Prestwick, the nearest airport, operates regular Ryanair flights from London Stansted, Dublin, Belfast and Bournemouth, as well as most major European cities. The airport has its own bus and train stations with connections via Ayr.
For all information please see www.gpia.co.uk or www.ryanair.com.
WHERE TO STAY
Hillcrest is set on the southern edge of Wigtown, overlooking Wigtown Bay & the Solway Firth. Built in 1875 as a private house, this charming six-bedroom Bed & Breakfast, is an imposing Victorian villa that retains many original features, while simultaneously provide all the modern facilities expected by guests.
A beautiful 19th century former manse in Wigtown, this delightful Bed & Breakfast offers a true home away from home experience, with four charming en-suite bedrooms.
Choose from a plethora of enchanting self-catered accommodation in the surrounding area – with the option of renting either a room, or the entire property.
WHAT TO SEE
Wigtownshire has mile upon mile of coastline to explore with highlights such as St Ninian's Cave near the picturesque harbour of the Isle of Whithorn and the Mull of Galloway, Scotland's most southerly point. Climb the lighthouse and soak in the views, taking in the 4 countries of the United Kingdom and marvel at the abundance of seabirds. As a result of the mild climate there are a wealth of beautiful gardens to visit, as well as some excellent golf courses.
Scotland’s Book Town, as it is known, is home to a vast array of book shops, where one can lose oneself in the wonders of literature. It is also host to the annual Wigtown Book Festival, which takes place for ten days over September and October. Attracting many renowned authors, visitors can enjoy an immense selection of events for both adults and children, including author recitals, theatre, film and music.
The historic harbour village of Portpatrick offers secluded sandy beaches, stunning cliff top walks and even a lighthouse, alongside a number of good pubs, restaurants and cafes. It also hosts a busy farmers market in the village hall from April-September and December, on the third Sunday of the month, where visitors can find a delicious selection of local produce and treats. For those who enjoy hiking, The Merrick; the highest mountain south of the Highlands, can be climbed from here.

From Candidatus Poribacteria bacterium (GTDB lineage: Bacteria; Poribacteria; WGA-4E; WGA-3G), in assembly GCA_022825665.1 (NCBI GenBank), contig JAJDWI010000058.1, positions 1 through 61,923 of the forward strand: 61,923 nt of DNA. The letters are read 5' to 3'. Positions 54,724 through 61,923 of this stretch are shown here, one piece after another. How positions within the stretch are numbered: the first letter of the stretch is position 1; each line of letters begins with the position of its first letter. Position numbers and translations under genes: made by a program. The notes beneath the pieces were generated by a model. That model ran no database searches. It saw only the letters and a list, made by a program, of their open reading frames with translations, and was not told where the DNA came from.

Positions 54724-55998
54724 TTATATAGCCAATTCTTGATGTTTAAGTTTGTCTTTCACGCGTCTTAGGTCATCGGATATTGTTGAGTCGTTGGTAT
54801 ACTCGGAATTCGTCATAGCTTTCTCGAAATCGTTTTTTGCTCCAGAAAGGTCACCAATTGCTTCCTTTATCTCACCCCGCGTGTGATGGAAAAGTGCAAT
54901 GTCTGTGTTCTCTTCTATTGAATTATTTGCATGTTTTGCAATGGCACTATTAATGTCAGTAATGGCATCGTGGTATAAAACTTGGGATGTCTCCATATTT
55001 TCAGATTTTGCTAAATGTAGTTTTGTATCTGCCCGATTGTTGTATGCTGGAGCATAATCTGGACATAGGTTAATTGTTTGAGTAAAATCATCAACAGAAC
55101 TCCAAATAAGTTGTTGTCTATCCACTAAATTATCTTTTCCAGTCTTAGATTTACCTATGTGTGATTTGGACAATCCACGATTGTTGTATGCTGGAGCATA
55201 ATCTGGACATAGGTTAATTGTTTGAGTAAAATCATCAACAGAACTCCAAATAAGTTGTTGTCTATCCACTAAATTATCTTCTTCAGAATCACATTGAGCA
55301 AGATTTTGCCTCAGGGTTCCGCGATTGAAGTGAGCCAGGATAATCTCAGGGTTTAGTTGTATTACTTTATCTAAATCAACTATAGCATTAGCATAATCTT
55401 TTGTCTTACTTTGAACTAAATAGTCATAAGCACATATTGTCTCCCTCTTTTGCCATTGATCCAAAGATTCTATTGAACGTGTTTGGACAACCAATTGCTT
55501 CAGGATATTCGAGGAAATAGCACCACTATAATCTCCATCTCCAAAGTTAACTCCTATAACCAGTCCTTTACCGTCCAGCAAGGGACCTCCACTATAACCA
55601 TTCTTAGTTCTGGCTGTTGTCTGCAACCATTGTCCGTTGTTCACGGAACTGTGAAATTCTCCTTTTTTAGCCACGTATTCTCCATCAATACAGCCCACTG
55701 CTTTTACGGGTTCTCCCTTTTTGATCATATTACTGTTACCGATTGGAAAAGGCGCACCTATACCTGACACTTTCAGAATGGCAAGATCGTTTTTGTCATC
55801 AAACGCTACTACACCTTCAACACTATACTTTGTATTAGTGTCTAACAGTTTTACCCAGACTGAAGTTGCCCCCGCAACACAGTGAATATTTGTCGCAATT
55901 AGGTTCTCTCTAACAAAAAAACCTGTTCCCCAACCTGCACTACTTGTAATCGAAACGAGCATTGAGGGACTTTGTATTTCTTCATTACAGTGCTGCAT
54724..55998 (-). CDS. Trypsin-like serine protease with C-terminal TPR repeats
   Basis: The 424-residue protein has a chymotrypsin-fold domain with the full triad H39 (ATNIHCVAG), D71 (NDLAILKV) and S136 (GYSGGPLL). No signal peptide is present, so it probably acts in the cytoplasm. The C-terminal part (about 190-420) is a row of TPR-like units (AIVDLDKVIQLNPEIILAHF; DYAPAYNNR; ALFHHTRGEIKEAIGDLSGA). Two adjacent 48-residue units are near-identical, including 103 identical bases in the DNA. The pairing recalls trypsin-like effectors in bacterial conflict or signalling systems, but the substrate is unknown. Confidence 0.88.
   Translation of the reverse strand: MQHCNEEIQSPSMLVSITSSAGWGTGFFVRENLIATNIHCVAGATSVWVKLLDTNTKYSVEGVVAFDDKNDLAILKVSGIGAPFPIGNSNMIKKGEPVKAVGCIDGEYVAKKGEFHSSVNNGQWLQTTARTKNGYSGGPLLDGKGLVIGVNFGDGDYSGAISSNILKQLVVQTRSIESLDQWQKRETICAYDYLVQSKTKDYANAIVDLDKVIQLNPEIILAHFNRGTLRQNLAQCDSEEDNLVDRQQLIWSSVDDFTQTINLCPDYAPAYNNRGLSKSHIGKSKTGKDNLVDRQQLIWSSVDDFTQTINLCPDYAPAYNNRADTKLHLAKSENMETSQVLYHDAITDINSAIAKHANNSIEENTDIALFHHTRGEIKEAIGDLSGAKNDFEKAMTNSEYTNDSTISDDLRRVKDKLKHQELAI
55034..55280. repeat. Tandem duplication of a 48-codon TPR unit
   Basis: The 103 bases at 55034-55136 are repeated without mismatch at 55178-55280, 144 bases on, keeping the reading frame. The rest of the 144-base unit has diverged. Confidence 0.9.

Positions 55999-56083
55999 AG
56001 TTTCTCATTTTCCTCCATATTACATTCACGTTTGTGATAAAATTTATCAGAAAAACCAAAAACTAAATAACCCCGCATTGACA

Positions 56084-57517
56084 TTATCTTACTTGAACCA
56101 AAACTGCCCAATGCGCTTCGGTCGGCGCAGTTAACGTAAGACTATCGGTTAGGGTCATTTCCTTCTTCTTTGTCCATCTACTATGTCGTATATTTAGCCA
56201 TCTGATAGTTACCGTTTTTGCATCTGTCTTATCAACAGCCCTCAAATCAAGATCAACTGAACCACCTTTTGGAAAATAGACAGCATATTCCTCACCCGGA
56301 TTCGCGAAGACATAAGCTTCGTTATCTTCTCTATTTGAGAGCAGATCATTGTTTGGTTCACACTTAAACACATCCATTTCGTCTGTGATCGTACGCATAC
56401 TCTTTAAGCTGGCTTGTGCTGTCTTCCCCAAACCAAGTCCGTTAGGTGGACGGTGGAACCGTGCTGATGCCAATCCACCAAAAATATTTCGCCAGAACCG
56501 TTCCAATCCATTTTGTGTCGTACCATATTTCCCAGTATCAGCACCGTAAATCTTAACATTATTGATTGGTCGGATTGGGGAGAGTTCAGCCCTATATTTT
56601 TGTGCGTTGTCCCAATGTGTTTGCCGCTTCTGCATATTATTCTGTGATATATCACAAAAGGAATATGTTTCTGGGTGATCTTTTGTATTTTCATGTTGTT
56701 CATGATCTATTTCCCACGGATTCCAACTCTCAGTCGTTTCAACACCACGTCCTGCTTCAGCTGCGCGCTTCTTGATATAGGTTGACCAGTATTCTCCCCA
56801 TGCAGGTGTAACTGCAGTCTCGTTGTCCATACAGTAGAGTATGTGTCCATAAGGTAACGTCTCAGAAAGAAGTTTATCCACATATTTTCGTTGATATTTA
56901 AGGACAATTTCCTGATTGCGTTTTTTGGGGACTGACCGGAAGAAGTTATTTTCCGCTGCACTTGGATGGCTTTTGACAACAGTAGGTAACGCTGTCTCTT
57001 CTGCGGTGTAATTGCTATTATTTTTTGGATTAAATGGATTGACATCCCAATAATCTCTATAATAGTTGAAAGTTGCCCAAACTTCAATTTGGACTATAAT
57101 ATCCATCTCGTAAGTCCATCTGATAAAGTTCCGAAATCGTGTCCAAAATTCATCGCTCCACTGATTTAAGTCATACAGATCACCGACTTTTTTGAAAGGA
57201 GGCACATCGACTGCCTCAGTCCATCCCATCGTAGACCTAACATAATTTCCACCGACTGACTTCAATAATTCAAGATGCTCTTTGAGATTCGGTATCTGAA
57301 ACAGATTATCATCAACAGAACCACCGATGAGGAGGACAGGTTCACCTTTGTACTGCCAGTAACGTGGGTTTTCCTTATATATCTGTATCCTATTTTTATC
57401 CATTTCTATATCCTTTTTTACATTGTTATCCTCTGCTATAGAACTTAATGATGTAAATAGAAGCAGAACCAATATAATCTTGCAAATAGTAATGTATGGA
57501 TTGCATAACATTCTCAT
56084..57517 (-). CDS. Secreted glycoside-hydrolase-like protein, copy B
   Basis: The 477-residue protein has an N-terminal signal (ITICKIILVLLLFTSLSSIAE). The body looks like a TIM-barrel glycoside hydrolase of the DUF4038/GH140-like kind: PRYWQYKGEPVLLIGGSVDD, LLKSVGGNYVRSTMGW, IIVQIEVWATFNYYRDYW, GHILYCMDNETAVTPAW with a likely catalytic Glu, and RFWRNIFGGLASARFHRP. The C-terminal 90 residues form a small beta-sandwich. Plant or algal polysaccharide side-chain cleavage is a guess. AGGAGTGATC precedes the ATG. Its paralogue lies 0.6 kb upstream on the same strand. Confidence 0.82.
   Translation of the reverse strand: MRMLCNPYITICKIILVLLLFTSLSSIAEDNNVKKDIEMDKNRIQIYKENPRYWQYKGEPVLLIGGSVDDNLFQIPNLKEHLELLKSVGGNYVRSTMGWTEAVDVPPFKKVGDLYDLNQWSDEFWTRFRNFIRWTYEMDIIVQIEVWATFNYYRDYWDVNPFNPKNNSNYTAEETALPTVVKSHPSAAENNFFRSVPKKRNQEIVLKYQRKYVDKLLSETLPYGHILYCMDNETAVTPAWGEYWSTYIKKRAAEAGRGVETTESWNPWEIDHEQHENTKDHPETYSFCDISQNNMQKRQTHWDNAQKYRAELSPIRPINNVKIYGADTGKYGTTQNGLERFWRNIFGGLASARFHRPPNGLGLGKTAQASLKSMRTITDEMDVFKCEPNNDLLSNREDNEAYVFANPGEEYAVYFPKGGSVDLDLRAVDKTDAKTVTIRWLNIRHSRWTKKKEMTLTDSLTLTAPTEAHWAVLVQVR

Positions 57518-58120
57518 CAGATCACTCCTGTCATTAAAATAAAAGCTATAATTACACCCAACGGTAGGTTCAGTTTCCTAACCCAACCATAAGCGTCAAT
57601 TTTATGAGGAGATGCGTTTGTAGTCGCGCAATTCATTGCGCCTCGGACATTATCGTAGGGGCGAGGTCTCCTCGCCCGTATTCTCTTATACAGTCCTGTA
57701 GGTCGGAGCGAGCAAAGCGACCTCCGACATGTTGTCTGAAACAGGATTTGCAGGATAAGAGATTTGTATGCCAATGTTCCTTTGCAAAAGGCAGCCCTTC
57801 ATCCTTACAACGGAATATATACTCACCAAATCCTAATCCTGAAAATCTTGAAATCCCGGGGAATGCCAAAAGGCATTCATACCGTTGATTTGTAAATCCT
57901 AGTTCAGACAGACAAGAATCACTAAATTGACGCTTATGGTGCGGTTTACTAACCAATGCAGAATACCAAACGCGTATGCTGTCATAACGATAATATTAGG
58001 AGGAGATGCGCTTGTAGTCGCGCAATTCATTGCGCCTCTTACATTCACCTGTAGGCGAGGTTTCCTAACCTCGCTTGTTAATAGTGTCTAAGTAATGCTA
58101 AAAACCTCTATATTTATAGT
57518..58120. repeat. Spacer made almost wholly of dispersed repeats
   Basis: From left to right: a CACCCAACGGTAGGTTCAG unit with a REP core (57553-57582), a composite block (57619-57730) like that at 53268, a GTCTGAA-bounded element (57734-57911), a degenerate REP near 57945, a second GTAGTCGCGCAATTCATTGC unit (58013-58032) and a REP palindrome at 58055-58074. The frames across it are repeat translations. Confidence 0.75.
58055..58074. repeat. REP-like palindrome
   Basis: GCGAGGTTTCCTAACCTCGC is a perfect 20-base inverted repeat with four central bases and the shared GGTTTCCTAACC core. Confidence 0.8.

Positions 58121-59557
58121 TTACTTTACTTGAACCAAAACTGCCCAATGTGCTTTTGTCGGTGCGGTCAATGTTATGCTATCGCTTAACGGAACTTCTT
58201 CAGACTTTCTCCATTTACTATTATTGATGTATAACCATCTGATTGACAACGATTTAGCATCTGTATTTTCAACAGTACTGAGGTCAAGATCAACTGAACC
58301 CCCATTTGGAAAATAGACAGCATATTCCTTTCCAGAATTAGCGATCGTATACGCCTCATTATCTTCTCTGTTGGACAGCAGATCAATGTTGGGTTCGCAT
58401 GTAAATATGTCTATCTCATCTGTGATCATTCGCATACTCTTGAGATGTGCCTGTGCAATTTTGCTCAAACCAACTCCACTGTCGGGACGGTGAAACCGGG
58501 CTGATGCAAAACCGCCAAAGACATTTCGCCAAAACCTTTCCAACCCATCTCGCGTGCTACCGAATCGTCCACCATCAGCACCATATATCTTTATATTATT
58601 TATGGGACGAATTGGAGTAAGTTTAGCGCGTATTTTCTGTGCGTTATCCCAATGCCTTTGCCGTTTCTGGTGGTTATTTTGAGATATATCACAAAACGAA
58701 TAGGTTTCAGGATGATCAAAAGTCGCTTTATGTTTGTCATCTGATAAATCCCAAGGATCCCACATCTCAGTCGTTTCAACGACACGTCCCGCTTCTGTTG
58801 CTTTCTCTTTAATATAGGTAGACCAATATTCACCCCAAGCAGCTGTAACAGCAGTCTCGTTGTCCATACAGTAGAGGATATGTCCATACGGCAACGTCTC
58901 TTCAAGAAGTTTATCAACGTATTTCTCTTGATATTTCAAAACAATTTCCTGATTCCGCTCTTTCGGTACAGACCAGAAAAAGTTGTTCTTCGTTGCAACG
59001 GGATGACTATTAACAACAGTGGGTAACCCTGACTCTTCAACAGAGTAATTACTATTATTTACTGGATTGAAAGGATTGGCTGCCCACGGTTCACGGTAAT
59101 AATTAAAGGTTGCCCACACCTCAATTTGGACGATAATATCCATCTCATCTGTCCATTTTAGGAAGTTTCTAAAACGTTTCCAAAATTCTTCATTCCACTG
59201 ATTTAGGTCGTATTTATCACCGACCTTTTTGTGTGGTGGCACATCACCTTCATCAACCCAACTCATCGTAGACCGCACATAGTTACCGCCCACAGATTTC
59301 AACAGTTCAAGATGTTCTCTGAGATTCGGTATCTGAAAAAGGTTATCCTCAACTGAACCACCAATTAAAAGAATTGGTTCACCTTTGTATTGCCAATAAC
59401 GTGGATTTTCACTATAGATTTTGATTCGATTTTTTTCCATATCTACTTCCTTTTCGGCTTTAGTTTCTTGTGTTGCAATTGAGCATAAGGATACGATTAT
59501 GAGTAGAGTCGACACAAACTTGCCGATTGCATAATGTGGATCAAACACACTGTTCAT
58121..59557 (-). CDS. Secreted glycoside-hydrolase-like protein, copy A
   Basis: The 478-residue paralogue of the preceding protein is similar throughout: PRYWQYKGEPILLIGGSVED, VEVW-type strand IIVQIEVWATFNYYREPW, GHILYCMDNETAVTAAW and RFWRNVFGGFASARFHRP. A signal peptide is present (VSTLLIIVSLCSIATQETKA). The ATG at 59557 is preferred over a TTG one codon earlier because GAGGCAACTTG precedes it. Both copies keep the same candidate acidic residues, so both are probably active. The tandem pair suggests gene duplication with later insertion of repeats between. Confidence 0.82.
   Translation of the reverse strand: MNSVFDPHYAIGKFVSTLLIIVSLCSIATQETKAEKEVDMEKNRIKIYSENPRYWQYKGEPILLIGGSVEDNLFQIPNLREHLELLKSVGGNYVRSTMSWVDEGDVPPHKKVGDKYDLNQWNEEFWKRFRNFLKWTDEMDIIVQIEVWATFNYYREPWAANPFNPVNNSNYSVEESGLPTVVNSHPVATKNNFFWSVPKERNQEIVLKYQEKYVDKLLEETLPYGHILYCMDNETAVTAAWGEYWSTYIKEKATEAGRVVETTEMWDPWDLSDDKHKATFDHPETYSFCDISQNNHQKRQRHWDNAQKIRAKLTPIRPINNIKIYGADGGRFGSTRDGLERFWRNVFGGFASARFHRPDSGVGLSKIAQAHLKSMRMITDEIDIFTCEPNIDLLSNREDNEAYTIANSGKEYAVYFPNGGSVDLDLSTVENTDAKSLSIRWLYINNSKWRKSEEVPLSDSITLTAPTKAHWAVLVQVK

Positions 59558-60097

A historical market town in western Wigtownshire, Stranraer is the second largest town in Dumfries and Galloway and consequently has an excellent selection of shops, restaurants and cafes in the town centre. It is a bustling location, with a host of things to do in and around the town.
A 15-minute drive north is the pretty market town of Newton Stewart, which sits on the River Cree and offers excellent fishing. A favourite with hillwalkers and cyclists, it has a fine selection of shops, cafes and pubs.
A short drive away from Wigtown is the charming market town of Castle Douglas, renowned for its culinary offering. The self-styled food town of South West Scotland, it will appeal to the gourmet traveller.
Mull of Galloway
Scotland’s most southerly coast, the Mull of Galloway offers spectacular sea views, with the Lake District, Wales, Ireland and the Isle of Man all often visible from this unique vantage point. Climb the 26-metre-high tower of the Mull’s working lighthouse, built in 1828, for breath-taking vistas of the surrounding area. Discover the RSPB nature reserve at the Mull of Galloway, home to an incredible variety of birds and wildlife.
Galloway Forest Park
A 300 square mile paradise for walkers, cyclists and nature enthusiasts, the magnificent Galloway Forest Park offers a host of activities, many of which are perfect for families. From fishing and hiking to an outdoor adventure park for children, it is also a wonderful base from which to explore the Galloway Hills.
Logan Botanic Garden
A short hop south of Wigtownshire lies Scotland’s least known tropical paradise. Overflowing with exotic plants from around the world, Logan Botanic Garden (rbge.org.uk) is a true hidden gem. Complete with walled garden, discovery centre, bistro and gift shop, it’s a memorable day out for all the family.